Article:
Satirical suggestion of banning cookers after Boston bombs becomes reality
May 15, 2013
In the aftermath of the Boston bombings, where pressure cookers were used to house explosives, many satirically suggested that the government would immediately react by banning the household devices. Now it seems that may actually be happening.
Two different reports in the last week have suggested that the TSA has confiscated pressure cookers from people traveling through airports.
One of the incidents  occurred at Hilo airport and involved a passenger traveling from Hilo to Honolulu on a Hawaiian Airlines flight. TSA screeners called the FBI after discovering what “appeared to be a modified pressure cooker”.
The FBI said that the passenger was detained for questioning, and that items in his luggage were seized. Although initial reports suggested that bomb making literature and batteries were also found, this has not been corroborated. Indeed, the FBI stated that the man did not have any dangerous materials, was not arrested, and that he was released.
“The FBI does not believe that this incident poses any imminent threat to civil aviation based on our limited investigation thus far,” a written statement said.
In another incident on Saturday, reported by the Detroit Free Press, a Saudi man was arrested at Detroit Metropolitan Airport while traveling with a pressure cooker. Customs officials reportedly found the cooker in the man’s luggage after noticing that he had a page missing from his passport, which he could not explain.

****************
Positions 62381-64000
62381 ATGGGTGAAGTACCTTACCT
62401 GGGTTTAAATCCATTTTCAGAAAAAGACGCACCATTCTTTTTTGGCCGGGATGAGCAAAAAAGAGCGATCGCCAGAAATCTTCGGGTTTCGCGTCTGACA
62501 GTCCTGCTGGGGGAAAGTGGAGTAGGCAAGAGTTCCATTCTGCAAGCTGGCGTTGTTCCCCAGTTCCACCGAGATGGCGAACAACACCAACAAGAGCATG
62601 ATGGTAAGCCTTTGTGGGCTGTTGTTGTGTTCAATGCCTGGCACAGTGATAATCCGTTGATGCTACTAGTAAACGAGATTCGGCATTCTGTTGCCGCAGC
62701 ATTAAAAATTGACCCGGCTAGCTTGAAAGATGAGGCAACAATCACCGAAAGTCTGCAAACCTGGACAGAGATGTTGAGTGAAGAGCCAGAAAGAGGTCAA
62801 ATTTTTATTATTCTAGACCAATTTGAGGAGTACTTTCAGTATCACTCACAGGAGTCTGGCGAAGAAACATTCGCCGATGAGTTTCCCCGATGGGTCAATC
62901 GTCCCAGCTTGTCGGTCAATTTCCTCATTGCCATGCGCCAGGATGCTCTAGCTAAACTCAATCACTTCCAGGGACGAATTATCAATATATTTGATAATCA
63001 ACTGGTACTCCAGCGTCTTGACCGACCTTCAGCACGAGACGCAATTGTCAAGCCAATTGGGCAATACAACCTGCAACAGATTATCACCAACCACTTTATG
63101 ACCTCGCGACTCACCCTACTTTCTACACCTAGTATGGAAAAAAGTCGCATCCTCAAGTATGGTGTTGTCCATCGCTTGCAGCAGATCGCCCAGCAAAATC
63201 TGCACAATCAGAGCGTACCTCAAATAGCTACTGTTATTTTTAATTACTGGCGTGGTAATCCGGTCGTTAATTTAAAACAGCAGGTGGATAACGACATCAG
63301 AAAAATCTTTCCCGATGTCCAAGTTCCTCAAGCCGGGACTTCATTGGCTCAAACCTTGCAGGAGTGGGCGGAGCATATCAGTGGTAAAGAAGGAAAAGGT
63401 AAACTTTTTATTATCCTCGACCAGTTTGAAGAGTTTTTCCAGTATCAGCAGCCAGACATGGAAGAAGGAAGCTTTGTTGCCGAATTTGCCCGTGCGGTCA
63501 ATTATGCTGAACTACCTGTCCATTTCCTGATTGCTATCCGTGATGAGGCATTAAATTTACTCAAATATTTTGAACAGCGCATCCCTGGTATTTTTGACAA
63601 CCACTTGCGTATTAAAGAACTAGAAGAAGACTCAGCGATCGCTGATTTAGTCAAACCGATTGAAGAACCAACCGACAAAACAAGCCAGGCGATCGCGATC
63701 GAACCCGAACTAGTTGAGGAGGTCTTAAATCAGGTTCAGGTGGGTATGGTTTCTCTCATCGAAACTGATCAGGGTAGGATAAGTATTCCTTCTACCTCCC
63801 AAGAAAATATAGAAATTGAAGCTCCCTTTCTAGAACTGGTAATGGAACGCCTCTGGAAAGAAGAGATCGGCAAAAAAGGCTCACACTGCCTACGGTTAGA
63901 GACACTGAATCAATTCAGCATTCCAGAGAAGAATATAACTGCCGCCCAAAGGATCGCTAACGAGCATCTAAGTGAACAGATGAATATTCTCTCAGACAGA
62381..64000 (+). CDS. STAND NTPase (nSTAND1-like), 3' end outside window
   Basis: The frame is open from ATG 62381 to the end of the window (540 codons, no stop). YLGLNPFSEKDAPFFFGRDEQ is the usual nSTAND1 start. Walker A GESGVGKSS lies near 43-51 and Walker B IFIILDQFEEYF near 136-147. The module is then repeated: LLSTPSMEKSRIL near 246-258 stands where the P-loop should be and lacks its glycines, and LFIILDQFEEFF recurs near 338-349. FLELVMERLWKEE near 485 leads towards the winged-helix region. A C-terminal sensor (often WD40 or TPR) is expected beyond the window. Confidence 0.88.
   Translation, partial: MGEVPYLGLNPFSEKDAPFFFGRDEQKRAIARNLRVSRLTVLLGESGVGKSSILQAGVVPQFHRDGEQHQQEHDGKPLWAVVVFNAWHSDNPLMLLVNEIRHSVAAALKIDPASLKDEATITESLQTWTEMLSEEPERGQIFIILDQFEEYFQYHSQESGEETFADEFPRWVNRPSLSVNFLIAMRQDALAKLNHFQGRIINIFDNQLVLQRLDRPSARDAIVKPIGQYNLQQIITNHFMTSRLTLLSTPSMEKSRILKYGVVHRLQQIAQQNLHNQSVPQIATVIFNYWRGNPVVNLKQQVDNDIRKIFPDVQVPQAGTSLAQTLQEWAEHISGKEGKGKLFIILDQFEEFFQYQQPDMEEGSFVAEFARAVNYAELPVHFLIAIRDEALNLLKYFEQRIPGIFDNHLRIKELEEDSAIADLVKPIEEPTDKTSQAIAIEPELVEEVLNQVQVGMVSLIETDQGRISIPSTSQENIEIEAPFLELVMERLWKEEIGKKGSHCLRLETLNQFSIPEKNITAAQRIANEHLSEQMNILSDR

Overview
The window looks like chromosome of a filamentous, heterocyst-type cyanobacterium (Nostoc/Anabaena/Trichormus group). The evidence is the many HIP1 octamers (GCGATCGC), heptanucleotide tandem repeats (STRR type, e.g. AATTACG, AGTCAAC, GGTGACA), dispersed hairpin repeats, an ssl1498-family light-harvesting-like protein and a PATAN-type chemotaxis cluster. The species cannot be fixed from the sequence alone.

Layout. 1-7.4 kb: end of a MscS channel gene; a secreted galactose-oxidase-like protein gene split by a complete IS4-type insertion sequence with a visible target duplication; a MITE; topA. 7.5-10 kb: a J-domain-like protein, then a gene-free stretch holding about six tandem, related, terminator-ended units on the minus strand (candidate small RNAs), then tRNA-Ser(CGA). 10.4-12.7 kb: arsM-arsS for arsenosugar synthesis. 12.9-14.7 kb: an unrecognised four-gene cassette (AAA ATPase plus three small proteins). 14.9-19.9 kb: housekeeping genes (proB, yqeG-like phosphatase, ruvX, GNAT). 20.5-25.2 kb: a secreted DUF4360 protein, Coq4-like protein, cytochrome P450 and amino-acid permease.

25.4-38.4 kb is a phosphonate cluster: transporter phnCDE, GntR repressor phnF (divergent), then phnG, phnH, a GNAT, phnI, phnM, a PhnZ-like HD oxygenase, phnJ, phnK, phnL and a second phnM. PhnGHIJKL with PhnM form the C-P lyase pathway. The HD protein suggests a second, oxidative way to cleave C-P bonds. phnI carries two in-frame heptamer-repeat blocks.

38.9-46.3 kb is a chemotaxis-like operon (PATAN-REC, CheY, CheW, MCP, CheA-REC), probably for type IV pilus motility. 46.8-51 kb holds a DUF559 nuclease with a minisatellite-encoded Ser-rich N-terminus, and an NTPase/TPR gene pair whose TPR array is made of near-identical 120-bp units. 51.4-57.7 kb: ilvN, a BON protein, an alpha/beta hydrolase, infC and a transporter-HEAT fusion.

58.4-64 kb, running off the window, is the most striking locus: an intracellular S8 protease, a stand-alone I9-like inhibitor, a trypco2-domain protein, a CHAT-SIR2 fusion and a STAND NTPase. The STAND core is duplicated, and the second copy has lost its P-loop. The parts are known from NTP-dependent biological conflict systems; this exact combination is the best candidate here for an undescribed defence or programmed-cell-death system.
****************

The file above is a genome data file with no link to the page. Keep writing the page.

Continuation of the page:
Reports suggested  that documents filed in court claimed that the man lied about the reason for having the pressure cooker, first saying that he believed they were not sold in America, then claiming that his nephew, a student in Ohio whom he was visiting, had bought one, but it had broken.
After officials investigated, they found that the man’s nephew does use a pressure cooker, and that he wanted to cook lamb, but was not happy with cookers he had bought in the U.S.
The FBI declined to comment on whether or not pressure cookers are now among the items prohibited by from air travel. They are not listed on the TSA’s website  as being prohibited.
The panic surrounding pressure cookers was not just confined to airports. Last week, another Saudi student in Michigan told reporters  that his home was surrounded by FBI agents after neighbours reported seeing him carrying around a pressure cooker.
Following questioning by the agents, it turned out that the man was cooking rice and taking it to a friend’s home. An FBI agent reportedly told the man that “You need to be more careful moving around with such things.”
Yeah, cooked rice can be deadly.
All these incidents highlight the rampant fear that is being instilled in Americans to the point where they will literally call the FBI if they see a brown person doing something they find suspicious.
It also highlights the fact that security theater does noting to actually keep anyone safe, but it does instill paranoia and panic.
Check out the video below of a student posing as an activist attempting to gain signatures for a petition to ban pressure cookers in order to keep everyone safe. She tells other students that pressure cookers, “were actually used in the Boston bombing, so we’re just trying to limit who can get them,” adding that her organization is, “just trying to keep people safe by reducing the number of them.”
It would be hilarious, but when so many people unquestioningly sign their name it simply becomes frightening.
Steve Watson is the London based writer and editor for Alex Jones’ Infowars.com , and Prisonplanet.com . He has a Masters Degree in International Relations from the School of Politics at The University of Nottingham, and a Bachelor Of Arts Degree in Literature and Creative Writing from Nottingham Trent University.